A life that never dies.

He often toils in need and pain,
But never shall he toil in vain ;
He may be scorned or slighted here -
But brighter worlds are drawing near,

His record is with God.

His treasures now are hoarding fast-
Possessions, which must ever last ;
He serves a Master good and great,
Who only bids His people wait

Till all their work be done.

Oh ! who shall tell what glories bright,
What raptures of supreme delight-
What heights of joy--what depths of love,
Shall greet him in the world above,

Who gave his all to God!

Then who would sigh for present gain,
Oh! who would weep at present pain,
Who would not smile at taunt and sneer,
And struggle on midst doubt and fear,

With bliss like this in view !

EDUCATION IN RUSSIA. The Russian Government has put forth a Project of a Statute for the General Educational Scholastic Establislıments of the Ministry of Public Instruction, accompanied by a Project of a General Statute for the Imperial Russian Universities, and a Project of a General Plan for the Organization of National Schools. Translations have been printed in this country, for circulation among such Englishmen as are likely to give the Imperial Government useful advice on the subject. We have been favoured with copies, accompanied by a letter from Mr. C. Warrand, Councillor of State, in which he is pleased to say, that any remarks or criticisms of ours will be most welcome, and of the greatest utility to the cause of education in Russia. Thus invited, we have felt bound to give the subject our best attention, and propose as briefly as possible to state the results of our consideration.

We observe that the gentleman who is to us the organ of the Imperial Government in this matter, announces the documents submitted as “Projects for Educational Reforms.” The implication is, that the Czar is sincerely anxious to put the school system of his empire upon the best footing. Though it may be well supposed that our sympathies go with principles of government different from those which prevail in St. Petersburg, we shall endeavour to look at the question before us without prejudice on that account. The Emperors of Russia desire to be regarded as the fathers of their people, and we are simply called upon to offer an opinion as to the way in which, with respect to the education of his children, the present Emperor proposes to fulfil his fatherly office.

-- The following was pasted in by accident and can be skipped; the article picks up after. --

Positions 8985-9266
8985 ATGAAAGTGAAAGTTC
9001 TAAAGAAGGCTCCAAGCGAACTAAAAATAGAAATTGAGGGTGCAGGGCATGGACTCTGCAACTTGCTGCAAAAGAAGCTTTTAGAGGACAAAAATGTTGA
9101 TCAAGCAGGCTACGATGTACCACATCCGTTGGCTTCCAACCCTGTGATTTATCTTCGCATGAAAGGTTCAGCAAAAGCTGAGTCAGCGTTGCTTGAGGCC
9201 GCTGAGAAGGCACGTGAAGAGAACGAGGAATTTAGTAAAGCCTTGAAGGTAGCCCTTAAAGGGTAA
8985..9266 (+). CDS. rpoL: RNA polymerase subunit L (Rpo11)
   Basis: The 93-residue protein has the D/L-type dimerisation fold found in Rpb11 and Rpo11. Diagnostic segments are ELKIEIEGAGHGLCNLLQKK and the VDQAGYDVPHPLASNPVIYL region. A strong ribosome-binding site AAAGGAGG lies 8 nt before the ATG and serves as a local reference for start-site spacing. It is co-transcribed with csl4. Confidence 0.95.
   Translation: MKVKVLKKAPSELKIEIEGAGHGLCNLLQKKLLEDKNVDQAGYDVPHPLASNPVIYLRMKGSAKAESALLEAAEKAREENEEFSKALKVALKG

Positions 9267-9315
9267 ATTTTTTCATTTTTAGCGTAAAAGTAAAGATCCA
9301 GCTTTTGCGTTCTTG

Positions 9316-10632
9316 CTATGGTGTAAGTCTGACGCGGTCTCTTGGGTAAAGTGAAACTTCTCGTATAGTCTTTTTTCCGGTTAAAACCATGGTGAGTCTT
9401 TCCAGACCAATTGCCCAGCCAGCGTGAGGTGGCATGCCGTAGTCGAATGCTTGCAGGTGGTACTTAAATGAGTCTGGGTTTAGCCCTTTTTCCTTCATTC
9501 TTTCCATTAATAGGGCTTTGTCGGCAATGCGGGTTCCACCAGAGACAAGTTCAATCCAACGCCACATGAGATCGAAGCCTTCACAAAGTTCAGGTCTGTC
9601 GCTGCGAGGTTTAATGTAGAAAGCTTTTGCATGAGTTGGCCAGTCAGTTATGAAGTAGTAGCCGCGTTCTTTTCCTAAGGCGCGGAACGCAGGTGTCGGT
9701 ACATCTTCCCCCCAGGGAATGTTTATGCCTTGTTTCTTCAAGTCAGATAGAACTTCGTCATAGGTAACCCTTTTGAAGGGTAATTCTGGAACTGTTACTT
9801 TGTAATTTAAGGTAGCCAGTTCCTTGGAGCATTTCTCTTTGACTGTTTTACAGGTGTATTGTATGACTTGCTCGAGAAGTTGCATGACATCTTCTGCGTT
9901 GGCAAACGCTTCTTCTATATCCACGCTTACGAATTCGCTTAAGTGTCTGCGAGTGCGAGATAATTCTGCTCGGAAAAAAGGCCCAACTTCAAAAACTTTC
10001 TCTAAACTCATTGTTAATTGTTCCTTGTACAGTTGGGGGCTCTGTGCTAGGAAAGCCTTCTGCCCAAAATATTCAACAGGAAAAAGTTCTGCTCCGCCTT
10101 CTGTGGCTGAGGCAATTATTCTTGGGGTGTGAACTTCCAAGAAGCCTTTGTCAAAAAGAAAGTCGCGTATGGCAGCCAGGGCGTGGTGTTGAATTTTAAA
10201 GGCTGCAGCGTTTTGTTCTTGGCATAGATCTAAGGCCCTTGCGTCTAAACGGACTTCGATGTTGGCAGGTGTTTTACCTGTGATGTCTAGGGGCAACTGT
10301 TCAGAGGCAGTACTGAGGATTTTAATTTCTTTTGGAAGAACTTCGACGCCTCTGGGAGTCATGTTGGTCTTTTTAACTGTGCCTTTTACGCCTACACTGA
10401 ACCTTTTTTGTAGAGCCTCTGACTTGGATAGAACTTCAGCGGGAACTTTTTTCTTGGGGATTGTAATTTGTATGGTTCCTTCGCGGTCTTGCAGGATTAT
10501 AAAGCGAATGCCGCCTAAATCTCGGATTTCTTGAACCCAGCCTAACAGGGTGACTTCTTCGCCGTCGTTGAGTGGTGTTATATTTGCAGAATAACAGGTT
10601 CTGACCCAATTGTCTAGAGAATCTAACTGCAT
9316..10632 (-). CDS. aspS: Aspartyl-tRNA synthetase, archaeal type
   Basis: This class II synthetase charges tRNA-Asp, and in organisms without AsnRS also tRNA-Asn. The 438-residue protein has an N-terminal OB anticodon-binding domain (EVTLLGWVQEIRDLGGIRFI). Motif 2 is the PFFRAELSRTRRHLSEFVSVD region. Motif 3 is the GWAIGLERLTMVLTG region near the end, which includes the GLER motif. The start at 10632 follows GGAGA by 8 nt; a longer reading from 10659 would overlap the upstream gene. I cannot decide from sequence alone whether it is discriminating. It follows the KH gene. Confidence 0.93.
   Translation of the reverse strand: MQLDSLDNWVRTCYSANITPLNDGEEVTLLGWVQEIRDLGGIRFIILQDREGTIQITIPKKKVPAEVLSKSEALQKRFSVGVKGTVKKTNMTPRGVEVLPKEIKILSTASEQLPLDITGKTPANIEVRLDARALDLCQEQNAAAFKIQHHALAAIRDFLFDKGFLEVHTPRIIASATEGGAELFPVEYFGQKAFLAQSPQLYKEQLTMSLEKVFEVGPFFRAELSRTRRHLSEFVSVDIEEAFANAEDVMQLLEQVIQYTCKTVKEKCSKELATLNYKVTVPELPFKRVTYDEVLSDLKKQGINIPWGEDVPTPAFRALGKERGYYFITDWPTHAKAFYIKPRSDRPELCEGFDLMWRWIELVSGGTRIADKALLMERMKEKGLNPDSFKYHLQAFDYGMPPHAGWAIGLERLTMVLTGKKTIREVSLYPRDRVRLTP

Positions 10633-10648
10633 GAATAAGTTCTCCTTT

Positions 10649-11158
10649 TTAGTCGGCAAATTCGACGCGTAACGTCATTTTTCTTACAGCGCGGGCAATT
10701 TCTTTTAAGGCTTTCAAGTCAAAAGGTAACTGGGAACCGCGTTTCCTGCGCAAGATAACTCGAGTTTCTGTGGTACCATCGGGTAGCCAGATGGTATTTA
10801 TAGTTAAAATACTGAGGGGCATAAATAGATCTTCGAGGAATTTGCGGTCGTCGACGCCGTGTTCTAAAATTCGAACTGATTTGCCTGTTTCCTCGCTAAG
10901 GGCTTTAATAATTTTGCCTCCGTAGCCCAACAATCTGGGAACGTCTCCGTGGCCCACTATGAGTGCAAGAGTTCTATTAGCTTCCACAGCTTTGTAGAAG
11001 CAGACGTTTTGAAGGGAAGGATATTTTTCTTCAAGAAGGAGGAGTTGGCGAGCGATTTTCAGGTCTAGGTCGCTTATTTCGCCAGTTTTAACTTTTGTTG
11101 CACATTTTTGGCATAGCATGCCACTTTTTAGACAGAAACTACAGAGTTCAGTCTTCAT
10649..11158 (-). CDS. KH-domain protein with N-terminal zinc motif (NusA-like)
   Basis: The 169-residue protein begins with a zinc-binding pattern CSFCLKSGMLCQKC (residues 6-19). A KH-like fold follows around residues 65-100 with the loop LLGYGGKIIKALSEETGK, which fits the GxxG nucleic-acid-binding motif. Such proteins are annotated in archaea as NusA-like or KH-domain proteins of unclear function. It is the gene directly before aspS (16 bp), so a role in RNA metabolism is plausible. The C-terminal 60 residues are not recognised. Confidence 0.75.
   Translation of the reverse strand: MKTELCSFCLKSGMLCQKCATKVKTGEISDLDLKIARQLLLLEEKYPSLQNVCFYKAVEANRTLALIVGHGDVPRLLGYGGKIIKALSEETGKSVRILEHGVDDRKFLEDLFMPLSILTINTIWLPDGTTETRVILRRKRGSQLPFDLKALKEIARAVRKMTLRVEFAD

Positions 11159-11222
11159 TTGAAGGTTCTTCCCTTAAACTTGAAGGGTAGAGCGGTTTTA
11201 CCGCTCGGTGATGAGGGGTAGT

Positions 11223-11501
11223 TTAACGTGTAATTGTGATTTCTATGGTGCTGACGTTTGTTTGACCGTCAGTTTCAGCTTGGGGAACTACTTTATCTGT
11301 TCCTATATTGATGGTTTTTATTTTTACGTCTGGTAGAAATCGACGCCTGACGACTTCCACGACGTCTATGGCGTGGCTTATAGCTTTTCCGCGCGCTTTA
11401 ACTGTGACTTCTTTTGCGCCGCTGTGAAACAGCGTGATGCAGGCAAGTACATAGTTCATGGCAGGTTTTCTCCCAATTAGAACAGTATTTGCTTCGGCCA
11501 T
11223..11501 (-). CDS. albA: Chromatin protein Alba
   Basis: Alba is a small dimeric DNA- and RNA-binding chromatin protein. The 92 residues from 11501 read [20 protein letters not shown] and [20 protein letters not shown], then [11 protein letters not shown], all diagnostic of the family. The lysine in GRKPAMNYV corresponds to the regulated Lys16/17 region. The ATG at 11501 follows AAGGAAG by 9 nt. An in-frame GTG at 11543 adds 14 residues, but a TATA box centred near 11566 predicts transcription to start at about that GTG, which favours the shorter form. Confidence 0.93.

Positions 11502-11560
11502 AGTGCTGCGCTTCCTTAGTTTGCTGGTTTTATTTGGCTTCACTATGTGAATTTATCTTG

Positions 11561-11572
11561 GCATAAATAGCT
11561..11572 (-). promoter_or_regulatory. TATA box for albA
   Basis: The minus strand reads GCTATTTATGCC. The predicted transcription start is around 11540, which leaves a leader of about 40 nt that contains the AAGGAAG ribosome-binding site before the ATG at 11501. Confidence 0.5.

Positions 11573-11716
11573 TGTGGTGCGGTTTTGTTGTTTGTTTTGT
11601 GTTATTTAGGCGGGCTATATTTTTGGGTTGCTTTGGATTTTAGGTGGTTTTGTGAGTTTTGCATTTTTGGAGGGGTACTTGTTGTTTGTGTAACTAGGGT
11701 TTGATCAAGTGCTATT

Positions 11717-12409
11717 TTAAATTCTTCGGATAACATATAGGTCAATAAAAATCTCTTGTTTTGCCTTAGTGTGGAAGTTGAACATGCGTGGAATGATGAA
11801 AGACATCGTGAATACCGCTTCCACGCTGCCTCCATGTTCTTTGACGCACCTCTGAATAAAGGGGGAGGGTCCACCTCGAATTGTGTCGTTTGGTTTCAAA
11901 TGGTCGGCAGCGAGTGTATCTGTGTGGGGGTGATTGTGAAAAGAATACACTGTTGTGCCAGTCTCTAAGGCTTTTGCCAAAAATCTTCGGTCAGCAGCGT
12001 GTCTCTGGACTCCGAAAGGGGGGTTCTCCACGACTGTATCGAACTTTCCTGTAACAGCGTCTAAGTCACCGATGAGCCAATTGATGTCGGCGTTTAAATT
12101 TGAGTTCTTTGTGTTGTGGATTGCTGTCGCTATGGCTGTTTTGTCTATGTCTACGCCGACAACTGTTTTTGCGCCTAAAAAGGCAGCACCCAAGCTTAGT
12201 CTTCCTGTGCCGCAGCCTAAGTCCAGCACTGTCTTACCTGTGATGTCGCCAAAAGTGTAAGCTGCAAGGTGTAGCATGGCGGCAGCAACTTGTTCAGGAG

From the apparent connection between the late agitations and incendiarisms in the capital and elsewhere, and the state of the colleges and schools, it might have been inferred, that these projects are designed to correct evils thus made apparent; and certainly, if the Imperial Government has become persuaded that the true method of reconciling expressions of public opinion with the safety of the State, consists in giving to all the subjects a sound yet liberal education, imbued with moral and religious principles, that Government has itself learned the most important lesson that can be taught to the rulers of nations.

But we are not left to conjecture as to the origin of these projected measures. The middle and lower educational establishments under Governmental jurisdiction were settled by Imperial Statute on the 8th of December, 1828. It was found, however, that they had ceased to satisfy the requirements of the times. In 1856, therefore,